Embattled OnLive details 'heartbreaking transition'
Cloud game company OnLive has lifted the lid on the circumstances which led to it laying off its entire workforce and selling all of its assets to a new company.
Reports indicated last week
that OnLive had sold all of its assets to an unnamed company, and had let go of all of its staff, although it said that it planned to re-hire a large percentage of these back to the new start-up.
In a new statement, OnLive revealed that all of its assets have been sold to "a newly formed company" that will operate under the OnLive name, with investment from firm Lauder Partners.
This move has been made through an "Assignment for the Benefit of Creditors", which is essentially an alternative to bankruptcy, and allows OnLive to transfer its property to a third-party company in a timely manner.
The company said that it was "faced with difficult financial decisions" and was forced to lose its shares and staff as these could not be transferred under the ABC deal. However, almost half of the laid off staff have been offered employment at the new company, while the rest of the ex-staff will be offered consulting work for the company, said the statement.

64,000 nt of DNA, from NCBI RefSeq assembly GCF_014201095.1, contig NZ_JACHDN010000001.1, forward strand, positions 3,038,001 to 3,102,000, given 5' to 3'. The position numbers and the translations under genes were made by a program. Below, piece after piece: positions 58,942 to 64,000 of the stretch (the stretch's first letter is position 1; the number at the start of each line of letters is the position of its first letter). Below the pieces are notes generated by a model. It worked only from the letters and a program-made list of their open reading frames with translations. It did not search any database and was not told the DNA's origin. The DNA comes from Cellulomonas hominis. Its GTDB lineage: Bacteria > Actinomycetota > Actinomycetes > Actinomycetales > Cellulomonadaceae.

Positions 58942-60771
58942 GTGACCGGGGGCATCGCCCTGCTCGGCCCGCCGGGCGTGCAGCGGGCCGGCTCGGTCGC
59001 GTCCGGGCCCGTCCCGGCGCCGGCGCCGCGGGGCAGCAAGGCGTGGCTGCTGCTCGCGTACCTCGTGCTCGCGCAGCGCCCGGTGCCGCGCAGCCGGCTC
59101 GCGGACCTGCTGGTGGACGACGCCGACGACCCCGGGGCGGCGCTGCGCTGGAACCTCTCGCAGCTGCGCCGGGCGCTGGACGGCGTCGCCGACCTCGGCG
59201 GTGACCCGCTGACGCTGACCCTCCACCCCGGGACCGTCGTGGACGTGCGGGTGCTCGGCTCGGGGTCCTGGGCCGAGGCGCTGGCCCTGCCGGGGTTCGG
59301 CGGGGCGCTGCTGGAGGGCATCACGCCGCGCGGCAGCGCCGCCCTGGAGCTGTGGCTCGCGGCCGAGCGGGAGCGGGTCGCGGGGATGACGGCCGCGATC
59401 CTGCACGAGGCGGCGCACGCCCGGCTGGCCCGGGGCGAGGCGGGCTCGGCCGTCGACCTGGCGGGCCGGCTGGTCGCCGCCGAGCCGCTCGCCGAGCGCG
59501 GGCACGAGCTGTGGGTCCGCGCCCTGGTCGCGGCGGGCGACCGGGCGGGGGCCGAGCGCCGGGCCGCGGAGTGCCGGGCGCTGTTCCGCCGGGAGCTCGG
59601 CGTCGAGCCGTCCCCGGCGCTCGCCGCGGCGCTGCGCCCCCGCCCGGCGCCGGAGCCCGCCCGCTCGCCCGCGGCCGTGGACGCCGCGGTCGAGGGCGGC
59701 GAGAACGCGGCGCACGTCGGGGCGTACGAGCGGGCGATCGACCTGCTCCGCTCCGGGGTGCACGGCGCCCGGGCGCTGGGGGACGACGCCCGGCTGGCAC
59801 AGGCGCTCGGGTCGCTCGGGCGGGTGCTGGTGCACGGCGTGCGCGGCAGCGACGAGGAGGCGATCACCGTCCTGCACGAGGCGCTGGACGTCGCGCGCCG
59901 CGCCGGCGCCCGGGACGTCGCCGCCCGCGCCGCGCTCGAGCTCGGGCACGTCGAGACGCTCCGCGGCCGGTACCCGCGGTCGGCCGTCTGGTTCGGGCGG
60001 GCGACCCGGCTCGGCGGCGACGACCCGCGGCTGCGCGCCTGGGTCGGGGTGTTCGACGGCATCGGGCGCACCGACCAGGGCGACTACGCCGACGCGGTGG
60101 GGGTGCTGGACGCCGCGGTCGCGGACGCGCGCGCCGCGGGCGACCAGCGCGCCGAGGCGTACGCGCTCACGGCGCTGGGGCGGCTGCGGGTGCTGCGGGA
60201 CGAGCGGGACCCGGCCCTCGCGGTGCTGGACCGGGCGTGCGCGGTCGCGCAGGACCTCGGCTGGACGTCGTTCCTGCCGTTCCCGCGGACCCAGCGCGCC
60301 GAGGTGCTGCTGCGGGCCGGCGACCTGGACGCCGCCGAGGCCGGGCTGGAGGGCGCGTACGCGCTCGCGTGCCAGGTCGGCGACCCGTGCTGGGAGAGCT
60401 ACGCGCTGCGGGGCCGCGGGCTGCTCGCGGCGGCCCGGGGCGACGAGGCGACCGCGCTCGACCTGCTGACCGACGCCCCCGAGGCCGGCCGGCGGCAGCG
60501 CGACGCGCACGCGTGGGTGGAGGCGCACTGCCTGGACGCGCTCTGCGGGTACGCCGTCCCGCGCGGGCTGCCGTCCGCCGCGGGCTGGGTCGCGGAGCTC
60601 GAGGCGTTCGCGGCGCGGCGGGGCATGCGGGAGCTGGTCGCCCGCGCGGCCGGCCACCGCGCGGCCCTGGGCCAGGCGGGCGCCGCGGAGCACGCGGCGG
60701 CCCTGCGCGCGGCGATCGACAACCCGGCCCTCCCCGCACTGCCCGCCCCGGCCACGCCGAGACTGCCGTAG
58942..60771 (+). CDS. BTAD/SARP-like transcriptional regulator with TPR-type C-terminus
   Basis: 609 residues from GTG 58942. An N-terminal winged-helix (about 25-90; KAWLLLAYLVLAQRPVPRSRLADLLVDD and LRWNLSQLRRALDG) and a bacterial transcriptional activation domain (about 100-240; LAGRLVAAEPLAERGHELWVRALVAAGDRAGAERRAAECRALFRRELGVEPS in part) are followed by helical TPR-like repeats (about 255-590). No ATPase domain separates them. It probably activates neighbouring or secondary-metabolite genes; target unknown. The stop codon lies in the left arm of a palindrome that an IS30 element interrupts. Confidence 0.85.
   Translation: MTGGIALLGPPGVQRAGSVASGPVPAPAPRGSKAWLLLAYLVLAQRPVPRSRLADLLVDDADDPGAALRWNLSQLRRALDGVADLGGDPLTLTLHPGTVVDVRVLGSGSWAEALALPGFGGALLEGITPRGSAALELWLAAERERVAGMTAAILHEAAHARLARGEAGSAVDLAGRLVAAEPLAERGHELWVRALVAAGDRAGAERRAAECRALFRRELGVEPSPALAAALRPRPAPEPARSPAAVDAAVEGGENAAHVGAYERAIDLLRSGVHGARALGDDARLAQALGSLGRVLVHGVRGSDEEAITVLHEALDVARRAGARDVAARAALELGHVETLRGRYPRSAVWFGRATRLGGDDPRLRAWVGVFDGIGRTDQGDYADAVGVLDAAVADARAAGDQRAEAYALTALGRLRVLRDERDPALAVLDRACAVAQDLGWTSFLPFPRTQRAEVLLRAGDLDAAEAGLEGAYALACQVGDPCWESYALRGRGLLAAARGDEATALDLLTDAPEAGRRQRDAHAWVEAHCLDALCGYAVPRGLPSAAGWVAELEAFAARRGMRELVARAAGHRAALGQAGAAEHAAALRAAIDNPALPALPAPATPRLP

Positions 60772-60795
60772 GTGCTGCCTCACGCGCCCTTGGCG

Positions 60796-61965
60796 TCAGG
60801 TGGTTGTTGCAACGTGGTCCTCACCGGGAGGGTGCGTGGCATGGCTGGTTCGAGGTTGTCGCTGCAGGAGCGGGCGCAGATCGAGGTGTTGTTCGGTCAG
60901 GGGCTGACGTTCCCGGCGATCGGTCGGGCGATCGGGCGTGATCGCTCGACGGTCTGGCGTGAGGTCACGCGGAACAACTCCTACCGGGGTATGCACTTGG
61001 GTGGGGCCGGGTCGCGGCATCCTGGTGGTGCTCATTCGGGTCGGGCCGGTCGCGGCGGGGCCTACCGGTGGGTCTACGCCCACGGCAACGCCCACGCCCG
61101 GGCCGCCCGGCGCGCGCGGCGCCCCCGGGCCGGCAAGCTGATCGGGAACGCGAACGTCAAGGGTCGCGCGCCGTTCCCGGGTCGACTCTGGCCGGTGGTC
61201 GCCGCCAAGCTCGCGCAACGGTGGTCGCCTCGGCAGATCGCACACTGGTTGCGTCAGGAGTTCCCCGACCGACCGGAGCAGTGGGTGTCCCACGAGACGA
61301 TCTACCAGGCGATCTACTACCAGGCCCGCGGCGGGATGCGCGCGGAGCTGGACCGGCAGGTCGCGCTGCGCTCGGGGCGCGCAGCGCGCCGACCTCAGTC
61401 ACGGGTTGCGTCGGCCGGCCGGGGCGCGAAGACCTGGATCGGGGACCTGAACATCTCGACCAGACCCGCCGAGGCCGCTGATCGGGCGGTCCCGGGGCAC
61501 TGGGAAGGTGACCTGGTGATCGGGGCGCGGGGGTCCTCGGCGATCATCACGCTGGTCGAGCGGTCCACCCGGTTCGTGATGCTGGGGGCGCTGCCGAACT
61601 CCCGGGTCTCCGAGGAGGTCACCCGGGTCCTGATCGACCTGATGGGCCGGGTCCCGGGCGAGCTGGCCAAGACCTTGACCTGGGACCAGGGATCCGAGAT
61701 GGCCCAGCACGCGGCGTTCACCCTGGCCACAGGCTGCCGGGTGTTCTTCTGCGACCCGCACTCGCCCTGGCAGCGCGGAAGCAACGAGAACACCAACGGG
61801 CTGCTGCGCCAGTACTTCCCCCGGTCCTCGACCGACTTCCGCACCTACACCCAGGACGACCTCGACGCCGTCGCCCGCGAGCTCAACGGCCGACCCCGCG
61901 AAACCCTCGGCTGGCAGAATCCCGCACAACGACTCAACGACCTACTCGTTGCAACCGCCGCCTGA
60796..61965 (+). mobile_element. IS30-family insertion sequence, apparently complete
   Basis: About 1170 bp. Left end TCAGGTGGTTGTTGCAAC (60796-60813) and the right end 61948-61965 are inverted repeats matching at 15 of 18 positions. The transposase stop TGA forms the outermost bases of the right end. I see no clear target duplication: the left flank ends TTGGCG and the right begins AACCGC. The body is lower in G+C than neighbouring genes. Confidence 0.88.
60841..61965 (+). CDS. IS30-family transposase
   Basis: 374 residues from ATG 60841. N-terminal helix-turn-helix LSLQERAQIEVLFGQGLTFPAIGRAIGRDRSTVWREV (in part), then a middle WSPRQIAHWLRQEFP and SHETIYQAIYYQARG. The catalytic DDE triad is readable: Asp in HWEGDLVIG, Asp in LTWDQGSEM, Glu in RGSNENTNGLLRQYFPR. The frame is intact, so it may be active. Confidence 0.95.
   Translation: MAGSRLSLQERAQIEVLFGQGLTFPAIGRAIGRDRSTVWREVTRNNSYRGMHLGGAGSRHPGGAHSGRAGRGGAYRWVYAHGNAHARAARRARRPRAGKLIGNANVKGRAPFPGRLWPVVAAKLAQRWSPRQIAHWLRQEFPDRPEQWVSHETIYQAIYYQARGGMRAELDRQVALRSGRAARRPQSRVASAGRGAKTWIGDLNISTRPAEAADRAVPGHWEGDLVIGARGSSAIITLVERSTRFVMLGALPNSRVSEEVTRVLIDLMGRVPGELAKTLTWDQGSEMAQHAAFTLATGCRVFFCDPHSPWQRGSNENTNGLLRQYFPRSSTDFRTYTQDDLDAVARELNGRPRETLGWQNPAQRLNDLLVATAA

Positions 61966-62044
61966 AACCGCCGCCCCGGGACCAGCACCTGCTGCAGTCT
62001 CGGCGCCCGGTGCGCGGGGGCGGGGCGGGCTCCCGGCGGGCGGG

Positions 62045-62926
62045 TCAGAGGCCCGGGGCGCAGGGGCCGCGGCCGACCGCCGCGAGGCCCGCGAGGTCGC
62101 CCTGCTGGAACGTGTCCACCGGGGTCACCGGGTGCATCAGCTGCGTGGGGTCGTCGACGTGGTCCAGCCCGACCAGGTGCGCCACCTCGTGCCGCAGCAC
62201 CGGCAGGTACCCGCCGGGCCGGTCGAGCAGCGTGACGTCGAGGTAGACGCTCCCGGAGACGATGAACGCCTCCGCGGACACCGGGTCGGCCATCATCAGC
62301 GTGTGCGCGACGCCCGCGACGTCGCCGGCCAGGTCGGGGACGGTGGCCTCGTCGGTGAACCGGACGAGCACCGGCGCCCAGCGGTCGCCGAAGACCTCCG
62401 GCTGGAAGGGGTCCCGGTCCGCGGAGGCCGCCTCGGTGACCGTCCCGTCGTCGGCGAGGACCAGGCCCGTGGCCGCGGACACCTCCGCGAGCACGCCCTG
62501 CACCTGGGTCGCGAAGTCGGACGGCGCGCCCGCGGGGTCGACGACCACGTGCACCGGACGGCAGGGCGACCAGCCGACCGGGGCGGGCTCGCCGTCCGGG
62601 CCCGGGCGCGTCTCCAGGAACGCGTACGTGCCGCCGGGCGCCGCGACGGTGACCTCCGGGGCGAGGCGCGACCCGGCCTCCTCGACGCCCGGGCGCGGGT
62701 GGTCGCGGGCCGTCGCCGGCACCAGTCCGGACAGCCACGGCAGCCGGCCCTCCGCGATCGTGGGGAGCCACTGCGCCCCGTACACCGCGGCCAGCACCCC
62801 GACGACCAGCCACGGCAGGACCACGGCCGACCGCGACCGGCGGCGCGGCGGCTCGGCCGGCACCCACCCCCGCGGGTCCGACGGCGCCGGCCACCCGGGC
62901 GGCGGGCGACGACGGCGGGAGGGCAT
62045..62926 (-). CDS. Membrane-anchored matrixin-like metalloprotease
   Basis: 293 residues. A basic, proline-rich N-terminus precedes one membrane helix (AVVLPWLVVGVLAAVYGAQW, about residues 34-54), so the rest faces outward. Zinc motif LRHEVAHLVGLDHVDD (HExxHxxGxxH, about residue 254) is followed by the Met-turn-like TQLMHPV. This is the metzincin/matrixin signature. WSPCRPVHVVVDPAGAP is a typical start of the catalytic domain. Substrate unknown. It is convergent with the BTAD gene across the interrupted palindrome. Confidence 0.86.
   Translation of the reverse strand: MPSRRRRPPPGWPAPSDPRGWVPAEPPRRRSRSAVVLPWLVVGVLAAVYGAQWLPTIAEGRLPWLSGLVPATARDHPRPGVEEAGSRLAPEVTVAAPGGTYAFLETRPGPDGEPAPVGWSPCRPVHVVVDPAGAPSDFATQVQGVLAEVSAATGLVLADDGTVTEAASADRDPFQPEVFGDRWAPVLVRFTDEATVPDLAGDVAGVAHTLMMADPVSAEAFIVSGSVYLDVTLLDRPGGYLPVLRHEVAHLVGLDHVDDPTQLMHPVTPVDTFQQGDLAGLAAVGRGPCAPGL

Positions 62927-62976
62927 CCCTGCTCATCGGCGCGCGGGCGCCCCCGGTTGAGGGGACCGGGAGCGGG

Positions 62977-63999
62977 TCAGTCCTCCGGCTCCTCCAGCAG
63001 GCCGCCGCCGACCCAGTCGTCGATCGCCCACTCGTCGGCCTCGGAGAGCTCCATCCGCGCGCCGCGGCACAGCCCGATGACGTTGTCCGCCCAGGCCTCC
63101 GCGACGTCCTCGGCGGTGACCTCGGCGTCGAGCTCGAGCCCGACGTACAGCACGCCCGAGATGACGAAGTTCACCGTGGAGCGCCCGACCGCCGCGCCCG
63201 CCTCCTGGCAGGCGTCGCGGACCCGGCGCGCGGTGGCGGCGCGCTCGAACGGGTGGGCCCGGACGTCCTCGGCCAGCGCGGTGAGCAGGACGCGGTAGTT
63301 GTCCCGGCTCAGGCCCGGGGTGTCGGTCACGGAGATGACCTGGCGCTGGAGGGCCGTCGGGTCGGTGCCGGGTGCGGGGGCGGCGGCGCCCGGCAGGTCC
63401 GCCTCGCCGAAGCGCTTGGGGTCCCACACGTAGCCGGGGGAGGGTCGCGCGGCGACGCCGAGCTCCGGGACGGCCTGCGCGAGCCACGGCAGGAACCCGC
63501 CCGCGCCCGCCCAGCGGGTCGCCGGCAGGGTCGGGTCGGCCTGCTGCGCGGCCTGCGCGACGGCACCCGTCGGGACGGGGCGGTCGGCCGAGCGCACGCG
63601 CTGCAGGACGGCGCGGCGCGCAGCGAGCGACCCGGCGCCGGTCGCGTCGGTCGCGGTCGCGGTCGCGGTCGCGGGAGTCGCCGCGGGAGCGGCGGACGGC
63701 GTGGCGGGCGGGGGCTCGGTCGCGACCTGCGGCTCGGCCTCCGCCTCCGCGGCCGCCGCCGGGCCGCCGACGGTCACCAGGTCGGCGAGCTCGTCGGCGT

OnLive also plans to hire back more of its former staff once it has closed additional funding, it said.
"The asset acquisition, although a heartbreaking transition for everyone involved with OnLive, allows the company's core innovation and ongoing offerings to survive and continue to evolve," the statement added.
OnLive also attempted to quell speculation about the move via a formal FAQs statement, which explained that OnLive users should not notice any downtime to the service or changes to their purchases.
The questions also noted that Steve Perlman, founder of the company, did not receive any stock or compensation from the transaction, while reiterating that all of OnLive's assets were transferred to this one new company, with no other transfer taking place.
Elsewhere, smartphone maker HTC announced that as a result of OnLive's restructuring, the company will lose the $40 million investment
it made in OnLive last year.